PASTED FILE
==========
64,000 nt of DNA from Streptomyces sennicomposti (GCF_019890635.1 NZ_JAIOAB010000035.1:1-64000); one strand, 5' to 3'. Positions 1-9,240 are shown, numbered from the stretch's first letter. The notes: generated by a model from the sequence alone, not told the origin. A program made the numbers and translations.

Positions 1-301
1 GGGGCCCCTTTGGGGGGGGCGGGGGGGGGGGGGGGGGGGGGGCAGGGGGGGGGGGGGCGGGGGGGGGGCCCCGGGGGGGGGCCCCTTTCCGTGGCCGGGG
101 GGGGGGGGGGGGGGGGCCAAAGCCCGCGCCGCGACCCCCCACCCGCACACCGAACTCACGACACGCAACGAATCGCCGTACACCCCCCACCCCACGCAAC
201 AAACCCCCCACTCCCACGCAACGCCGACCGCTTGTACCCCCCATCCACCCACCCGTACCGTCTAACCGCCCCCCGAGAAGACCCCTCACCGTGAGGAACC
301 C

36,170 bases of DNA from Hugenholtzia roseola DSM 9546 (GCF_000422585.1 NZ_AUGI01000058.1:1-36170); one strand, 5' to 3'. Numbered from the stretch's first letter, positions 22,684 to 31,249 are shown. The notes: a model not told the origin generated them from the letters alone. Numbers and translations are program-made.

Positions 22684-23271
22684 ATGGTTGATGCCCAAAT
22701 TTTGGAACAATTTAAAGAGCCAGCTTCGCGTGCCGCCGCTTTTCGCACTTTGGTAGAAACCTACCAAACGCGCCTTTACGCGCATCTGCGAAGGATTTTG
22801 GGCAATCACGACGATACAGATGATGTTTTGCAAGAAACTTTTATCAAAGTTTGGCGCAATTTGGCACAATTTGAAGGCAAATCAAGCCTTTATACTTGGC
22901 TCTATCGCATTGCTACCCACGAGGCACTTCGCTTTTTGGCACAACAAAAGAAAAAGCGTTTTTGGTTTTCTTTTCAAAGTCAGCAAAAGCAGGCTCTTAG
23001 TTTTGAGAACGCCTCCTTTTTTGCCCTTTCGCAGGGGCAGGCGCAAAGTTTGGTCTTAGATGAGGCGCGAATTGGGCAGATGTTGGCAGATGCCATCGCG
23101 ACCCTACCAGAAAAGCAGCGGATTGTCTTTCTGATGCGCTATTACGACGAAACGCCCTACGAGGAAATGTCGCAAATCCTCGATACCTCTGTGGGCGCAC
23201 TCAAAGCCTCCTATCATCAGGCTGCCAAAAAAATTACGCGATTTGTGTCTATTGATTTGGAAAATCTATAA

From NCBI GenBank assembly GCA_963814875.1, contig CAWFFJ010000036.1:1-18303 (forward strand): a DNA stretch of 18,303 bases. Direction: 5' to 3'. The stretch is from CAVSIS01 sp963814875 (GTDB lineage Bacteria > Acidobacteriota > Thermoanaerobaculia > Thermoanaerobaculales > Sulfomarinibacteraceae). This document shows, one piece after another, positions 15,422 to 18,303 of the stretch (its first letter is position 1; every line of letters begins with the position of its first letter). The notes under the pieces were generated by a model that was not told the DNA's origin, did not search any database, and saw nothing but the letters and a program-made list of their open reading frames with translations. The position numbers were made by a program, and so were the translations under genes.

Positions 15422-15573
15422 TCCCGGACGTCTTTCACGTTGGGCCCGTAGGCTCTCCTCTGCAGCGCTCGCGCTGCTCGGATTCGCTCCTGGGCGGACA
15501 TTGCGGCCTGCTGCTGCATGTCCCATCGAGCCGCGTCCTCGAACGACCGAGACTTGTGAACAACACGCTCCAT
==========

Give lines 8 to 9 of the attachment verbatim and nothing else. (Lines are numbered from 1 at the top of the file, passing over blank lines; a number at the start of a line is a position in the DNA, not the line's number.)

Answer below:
Positions 22684-23271
22684 ATGGTTGATGCCCAAAT